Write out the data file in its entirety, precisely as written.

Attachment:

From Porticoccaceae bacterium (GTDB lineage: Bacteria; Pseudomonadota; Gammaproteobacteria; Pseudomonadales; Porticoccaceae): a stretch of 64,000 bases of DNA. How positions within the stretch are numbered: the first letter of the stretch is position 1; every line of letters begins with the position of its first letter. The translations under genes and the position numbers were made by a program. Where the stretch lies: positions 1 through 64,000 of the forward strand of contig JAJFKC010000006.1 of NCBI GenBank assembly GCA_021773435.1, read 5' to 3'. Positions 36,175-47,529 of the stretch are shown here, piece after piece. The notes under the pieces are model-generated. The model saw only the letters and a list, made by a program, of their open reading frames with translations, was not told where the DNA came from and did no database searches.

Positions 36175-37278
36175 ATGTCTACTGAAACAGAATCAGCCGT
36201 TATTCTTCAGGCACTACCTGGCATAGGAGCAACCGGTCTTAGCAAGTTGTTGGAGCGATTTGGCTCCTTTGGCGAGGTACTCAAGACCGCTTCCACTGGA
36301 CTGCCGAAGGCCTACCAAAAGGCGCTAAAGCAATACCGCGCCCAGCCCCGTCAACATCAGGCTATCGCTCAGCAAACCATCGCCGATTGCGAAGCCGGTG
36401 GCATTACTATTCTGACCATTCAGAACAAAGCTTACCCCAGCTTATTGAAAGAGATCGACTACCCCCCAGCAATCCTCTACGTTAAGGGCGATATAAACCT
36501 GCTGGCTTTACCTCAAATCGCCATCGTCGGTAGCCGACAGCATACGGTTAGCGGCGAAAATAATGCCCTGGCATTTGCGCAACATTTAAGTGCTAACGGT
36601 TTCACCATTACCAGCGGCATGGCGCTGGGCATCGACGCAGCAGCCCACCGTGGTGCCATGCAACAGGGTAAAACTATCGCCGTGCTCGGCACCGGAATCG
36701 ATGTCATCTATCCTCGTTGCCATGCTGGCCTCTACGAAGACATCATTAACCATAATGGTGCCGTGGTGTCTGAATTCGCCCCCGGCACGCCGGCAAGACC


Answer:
From Porticoccaceae bacterium (GTDB lineage: Bacteria; Pseudomonadota; Gammaproteobacteria; Pseudomonadales; Porticoccaceae): a stretch of 64,000 bases of DNA. How positions within the stretch are numbered: the first letter of the stretch is position 1; every line of letters begins with the position of its first letter. The translations under genes and the position numbers were made by a program. Where the stretch lies: positions 1 through 64,000 of the forward strand of contig JAJFKC010000006.1 of NCBI GenBank assembly GCA_021773435.1, read 5' to 3'. Positions 36,175-47,529 of the stretch are shown here, piece after piece. The notes under the pieces are model-generated. The model saw only the letters and a list, made by a program, of their open reading frames with translations, was not told where the DNA came from and did no database searches.

Positions 36175-37278
36175 ATGTCTACTGAAACAGAATCAGCCGT
36201 TATTCTTCAGGCACTACCTGGCATAGGAGCAACCGGTCTTAGCAAGTTGTTGGAGCGATTTGGCTCCTTTGGCGAGGTACTCAAGACCGCTTCCACTGGA
36301 CTGCCGAAGGCCTACCAAAAGGCGCTAAAGCAATACCGCGCCCAGCCCCGTCAACATCAGGCTATCGCTCAGCAAACCATCGCCGATTGCGAAGCCGGTG
36401 GCATTACTATTCTGACCATTCAGAACAAAGCTTACCCCAGCTTATTGAAAGAGATCGACTACCCCCCAGCAATCCTCTACGTTAAGGGCGATATAAACCT
36501 GCTGGCTTTACCTCAAATCGCCATCGTCGGTAGCCGACAGCATACGGTTAGCGGCGAAAATAATGCCCTGGCATTTGCGCAACATTTAAGTGCTAACGGT
36601 TTCACCATTACCAGCGGCATGGCGCTGGGCATCGACGCAGCAGCCCACCGTGGTGCCATGCAACAGGGTAAAACTATCGCCGTGCTCGGCACCGGAATCG
36701 ATGTCATCTATCCTCGTTGCCATGCTGGCCTCTACGAAGACATCATTAACCATAATGGTGCCGTGGTGTCTGAATTCGCCCCCGGCACGCCGGCAAGACC